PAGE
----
The right approach to migration policy is necessarily more complicated then the Conservative’s net migration target. But it is also common sense: have a democratic debate, set fair rules and enforce them, increase the benefits (economic and social) of migration while managing the costs, pay attention to impacts on the most vulnerable, and keep a weather eye on the numbers.

The devil is in the detail, of course, but perhaps if everyone in the migration debate could agree on the question, we would get better answers.

Sarah Mulley is associate director at IPPR

She tweets as @sarahmulley

Home Secretary Theresa May makes a speech on immigration at Policy Exchange on December 12, 2012 in London. Photograph: Getty Images.

Sarah Mulley is associate director at IPPR.

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Tetris and sleep deprivation: how we can help emergency workers cope with trauma

First responders are at serious risk of developing PTSD during events like the Paris attacks.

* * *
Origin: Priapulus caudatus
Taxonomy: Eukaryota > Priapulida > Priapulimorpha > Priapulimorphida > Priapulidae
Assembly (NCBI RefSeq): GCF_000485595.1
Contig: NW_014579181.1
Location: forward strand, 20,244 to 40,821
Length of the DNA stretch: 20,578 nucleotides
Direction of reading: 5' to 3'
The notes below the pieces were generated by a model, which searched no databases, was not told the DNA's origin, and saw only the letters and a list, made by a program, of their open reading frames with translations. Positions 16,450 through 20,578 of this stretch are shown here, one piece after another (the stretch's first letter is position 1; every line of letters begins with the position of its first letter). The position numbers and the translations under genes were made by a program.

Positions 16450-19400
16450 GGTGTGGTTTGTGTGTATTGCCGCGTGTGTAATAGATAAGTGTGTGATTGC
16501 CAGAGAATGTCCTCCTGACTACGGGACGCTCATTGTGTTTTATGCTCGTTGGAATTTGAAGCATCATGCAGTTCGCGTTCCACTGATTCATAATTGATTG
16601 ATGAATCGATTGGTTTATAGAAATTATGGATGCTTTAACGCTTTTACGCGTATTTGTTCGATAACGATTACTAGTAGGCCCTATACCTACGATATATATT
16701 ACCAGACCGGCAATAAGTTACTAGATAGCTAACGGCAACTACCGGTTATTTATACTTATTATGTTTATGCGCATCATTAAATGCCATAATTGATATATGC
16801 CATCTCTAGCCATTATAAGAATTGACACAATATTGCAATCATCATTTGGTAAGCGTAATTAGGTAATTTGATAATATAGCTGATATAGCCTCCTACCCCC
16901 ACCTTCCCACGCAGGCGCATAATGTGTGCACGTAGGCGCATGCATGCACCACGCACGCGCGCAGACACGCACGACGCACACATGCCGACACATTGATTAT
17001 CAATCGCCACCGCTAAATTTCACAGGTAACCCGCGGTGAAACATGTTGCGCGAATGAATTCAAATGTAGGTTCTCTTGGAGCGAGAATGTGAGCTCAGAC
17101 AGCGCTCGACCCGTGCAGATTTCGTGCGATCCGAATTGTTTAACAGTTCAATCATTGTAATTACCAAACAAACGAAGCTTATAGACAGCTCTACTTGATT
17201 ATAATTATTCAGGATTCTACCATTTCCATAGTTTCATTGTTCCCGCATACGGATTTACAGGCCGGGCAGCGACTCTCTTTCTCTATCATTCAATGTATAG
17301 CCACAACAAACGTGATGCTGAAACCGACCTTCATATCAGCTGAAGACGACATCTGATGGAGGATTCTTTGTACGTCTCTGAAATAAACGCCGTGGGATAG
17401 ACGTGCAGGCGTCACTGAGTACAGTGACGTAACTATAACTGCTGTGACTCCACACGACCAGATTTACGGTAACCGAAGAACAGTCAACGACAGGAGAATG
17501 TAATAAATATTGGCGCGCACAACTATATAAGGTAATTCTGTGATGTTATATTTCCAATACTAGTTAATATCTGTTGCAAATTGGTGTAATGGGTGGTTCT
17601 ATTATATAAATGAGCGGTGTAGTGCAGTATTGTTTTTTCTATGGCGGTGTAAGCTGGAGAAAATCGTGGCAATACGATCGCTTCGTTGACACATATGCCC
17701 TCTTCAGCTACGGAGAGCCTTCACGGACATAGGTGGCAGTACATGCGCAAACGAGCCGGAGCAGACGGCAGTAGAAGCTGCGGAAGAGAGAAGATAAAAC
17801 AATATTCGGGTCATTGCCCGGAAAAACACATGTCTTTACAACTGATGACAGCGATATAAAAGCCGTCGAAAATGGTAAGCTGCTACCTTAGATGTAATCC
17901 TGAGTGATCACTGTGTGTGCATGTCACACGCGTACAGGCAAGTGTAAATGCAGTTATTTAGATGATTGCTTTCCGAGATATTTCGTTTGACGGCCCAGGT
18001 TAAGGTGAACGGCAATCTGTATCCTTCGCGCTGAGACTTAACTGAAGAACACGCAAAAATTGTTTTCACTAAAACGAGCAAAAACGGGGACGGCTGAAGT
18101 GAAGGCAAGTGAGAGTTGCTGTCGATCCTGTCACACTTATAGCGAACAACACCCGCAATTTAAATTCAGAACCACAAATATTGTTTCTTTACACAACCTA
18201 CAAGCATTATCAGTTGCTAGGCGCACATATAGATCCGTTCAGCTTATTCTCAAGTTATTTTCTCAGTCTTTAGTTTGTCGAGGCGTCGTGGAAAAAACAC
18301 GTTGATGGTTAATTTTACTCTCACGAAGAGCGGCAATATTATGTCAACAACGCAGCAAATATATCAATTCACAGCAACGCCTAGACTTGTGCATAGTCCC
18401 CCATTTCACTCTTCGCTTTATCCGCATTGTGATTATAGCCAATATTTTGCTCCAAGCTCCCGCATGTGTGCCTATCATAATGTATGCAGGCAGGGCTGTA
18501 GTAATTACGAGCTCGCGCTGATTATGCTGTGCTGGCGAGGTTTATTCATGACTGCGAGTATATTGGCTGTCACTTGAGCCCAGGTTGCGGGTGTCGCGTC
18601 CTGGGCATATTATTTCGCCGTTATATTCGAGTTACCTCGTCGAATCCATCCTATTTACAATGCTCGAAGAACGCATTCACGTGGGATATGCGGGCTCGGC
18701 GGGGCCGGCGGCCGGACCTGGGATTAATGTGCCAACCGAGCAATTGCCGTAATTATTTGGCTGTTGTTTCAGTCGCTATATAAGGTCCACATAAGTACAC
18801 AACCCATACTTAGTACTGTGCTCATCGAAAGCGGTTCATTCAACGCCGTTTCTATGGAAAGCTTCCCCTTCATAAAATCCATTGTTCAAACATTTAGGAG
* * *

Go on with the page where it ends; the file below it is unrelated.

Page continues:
Some people seem able to deal with anything. They save a stranger from bleeding out in a bombed restaurant, protect passers-by from heavily armed gunmen, pull dead and dying people out of collapsed buildings, and they keep going because it is their job. These people are first responders.

When trauma goes on for days, as it has recently in Paris, however, the odds of them bouncing back from the violence, death and injury they are witnessing rapidly diminishes. They are at greater risk of developing a severe stress reaction known as post-traumatic stress disorder (PTSD). One study found that the worldwide rate of PTSD among first responders is 10 per cent, much higher than the 3.5 per cent rate among those not involved in rescue work.

Tetris to the rescue

So how best to address the problem? Research is in its infancy, but there are some promising studies. Emily Holmes’ group at the University of Cambridge has been looking at the benefits of playing Tetris, a video game, after a traumatic experience. The idea is that this could block the consolidation of traumatic memories so they don’t “flash back” later on.